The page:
Olympics 2012 and Social Media: Tuning out the Buzz, Savoring the Swims

I’ve been an avid fan of social media and inbound marketing for the past four years and a news hound all of my life. But that all changed when my favorite Olympic sport of competitive swimming was being played out on the international stage all last week. Suddenly I found myself turning away from any twitter or Facebook updates after mid-day (prime time in the U.K.). Some swift radio channel changing for me throughout the day was coupled with no evening news. Why? One of my favorite parts about the once-every-four year event is piling on the couch with my family (including the dog) covering us with an enormous, plush blanket, and “swimming” every race, stroke by stroke, with these great athletes. I’m probably more fanatical than most, having swam competitively all through high school and college. I wanted to cheer and fist pump for Missy Franklin without the knowledge that she actually sealed the gold five hours before.(Granted, I did watch her fun-filled “Call Me Maybe” YouTube Video before the Olympics got underway.) I was rooting for Michael Phelps to capture gold in the 200 I.M. and 100 meter butterfly without any spoilers letting me know the final results. Clearly I was not alone. When I saw this article in the Wall Street Journal last week I felt a camaraderie of spirit. There were others of all ages out there who gently held their fingers to their ears when the conversation turned Olympian. They too wanted a shared experience in the living room rather than a solitary one at the computer.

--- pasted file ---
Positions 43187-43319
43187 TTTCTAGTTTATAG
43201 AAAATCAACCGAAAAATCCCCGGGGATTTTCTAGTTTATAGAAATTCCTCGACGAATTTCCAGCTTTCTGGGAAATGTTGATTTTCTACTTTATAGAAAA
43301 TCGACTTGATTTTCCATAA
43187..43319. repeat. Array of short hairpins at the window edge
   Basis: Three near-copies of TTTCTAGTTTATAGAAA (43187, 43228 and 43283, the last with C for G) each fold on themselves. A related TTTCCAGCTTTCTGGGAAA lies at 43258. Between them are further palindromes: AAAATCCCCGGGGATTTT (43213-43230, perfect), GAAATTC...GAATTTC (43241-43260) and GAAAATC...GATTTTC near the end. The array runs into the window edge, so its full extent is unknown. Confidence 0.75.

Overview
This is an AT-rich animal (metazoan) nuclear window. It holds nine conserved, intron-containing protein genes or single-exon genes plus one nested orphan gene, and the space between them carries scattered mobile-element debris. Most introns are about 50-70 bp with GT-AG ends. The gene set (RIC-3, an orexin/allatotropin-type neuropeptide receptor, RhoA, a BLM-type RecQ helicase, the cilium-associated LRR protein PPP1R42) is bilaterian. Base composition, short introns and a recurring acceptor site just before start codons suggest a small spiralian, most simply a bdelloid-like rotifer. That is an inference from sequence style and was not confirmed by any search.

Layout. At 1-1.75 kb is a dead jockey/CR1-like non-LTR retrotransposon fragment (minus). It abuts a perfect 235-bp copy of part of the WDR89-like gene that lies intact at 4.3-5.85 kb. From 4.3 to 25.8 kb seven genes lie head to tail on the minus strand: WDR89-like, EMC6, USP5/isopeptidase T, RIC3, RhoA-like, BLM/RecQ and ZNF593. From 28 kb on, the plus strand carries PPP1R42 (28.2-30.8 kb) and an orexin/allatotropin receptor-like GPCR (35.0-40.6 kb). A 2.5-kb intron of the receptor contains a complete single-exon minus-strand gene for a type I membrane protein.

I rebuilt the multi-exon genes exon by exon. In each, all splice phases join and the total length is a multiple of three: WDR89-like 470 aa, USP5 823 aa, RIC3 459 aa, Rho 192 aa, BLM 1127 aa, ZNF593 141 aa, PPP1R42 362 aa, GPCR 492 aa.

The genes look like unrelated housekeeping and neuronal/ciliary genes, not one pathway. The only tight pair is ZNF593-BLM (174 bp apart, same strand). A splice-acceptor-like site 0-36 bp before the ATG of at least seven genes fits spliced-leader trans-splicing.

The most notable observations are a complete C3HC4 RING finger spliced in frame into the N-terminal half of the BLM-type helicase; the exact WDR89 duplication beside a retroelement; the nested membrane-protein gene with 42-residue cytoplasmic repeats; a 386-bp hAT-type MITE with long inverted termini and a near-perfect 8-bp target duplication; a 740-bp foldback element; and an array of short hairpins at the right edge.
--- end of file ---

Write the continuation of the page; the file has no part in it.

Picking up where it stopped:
“Don’t tell me any results if you know them,” I would gently warn anyone who started speaking to me about the the doings in London. “I want to watch swimming tonight with my family.” Now that it’s over I’ve gone to Michael Phelps’ twitter feed and seen his gorgeous girlfriend. I’ve added Missy’s photo to my Pinterest page.

Four years from now who knows how the Olympics will be broadcast to us from Rio?  TV as we know it will likely go the way of the typewriter. But for the 2012 Olympics, I still enjoyed watching Phelps and cheering on TeamUSA surrounded by my family, and perhaps being one of the few in America who didn’t already know the ending.


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